Kevin Baxter | Staff Reporter
On March 11, the U.S. Fish and Wildlife Service (FWS) decided that two Texas species do not warrant endangered status: the Blanco Blind Salamander and Rio Grande Cooter.
The Blanco Blind Salamander is a very rare and local species, which inhabits a small region of the Blanco River in Hays County. The species is so rare that it is only known from one collected specimen.
The rarity of the species, according to the FWS, raises questions concerning the existence of the species.
“Due to morphological similarities and the potential for groundwater connectivity, the Service determined the single individual found either represents a historical occurrence of another species, the Texas Blind Salamander, or a unique species that is no longer still in existence,” stated the FWS.
The uncertainty of the existence of the Blanco Blind Salamander is the reason the FWS decided not to list it under the Endangered Species Act.
“Because the Blanco Blind Salamander either does not meet the definition of a listable entity or is extinct, the status review finds it does not warrant listing under the ESA,” stated the FWS.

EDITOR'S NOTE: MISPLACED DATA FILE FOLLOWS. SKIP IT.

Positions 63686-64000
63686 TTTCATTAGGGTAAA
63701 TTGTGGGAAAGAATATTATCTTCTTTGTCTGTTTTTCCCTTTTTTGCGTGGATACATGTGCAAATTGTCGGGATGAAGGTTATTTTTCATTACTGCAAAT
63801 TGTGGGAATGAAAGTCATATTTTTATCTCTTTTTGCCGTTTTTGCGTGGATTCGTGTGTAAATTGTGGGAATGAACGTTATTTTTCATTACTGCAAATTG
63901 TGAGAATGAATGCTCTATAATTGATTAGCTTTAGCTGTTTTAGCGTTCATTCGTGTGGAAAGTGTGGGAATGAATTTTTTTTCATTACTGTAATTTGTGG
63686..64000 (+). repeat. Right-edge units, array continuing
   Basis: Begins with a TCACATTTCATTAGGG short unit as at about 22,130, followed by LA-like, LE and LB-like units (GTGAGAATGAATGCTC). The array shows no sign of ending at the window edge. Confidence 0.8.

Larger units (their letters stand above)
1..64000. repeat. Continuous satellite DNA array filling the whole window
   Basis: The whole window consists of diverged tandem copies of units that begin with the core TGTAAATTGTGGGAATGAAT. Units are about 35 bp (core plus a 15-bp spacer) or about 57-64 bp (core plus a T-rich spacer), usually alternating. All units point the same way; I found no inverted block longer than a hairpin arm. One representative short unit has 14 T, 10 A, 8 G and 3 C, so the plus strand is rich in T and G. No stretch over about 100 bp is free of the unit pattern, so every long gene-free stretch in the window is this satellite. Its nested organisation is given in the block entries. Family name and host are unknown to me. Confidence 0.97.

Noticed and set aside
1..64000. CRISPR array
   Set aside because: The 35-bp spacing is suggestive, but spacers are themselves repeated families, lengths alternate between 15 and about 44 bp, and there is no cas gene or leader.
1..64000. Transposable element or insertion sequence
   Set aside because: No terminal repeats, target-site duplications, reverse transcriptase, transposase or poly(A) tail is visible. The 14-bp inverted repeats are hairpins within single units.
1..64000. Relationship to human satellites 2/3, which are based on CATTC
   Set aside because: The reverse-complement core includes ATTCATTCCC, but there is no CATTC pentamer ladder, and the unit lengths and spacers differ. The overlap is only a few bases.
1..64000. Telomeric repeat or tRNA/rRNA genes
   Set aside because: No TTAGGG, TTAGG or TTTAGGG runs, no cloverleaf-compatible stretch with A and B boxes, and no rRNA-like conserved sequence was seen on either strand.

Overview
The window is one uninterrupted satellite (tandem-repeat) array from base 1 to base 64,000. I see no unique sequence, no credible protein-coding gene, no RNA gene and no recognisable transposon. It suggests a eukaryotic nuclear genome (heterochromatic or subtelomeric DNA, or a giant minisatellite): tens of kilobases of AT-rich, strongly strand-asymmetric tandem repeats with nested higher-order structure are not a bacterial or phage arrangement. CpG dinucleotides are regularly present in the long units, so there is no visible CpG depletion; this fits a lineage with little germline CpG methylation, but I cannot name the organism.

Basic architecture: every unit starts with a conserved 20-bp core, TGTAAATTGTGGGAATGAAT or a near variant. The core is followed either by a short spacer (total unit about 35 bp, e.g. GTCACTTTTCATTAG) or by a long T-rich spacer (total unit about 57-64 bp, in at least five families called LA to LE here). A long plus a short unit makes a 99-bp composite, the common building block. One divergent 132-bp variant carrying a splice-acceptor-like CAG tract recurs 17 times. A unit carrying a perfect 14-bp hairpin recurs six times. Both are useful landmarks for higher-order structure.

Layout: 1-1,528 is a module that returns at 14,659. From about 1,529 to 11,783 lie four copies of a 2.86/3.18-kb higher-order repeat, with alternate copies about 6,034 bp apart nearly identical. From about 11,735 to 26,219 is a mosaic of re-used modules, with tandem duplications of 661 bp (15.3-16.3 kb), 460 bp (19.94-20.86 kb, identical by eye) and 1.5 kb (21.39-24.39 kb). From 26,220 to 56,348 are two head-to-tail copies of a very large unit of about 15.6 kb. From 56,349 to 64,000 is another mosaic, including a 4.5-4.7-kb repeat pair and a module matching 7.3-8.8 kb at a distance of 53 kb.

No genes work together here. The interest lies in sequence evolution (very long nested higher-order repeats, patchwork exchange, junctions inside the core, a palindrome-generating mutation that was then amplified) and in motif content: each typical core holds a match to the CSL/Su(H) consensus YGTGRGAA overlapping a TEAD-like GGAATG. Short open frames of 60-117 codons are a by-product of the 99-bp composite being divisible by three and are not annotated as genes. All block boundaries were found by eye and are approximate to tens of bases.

The Rio Grande Cooter is a colorful turtle that inhabits the Rio Grande watershed. The degradation of water quality and loss of water quantity has contributed to the decline in population.
“Currently, the Rio Grande Cooter exists in all of the river basins it historically occupied, with ten of 16 population analysis units evaluated to be at moderate to low risk of extirpation. Because the species has adequate levels of resiliency, redundancy and representation across its distribution currently and into the foreseeable future, we find that it is not warranted for listing under the ESA,” stated the FWS.
The FWS uses studies and reviews from academia, state agencies, species experts, and others to come to its conclusions. More information on the studies and documents used can be found in the Federal Register.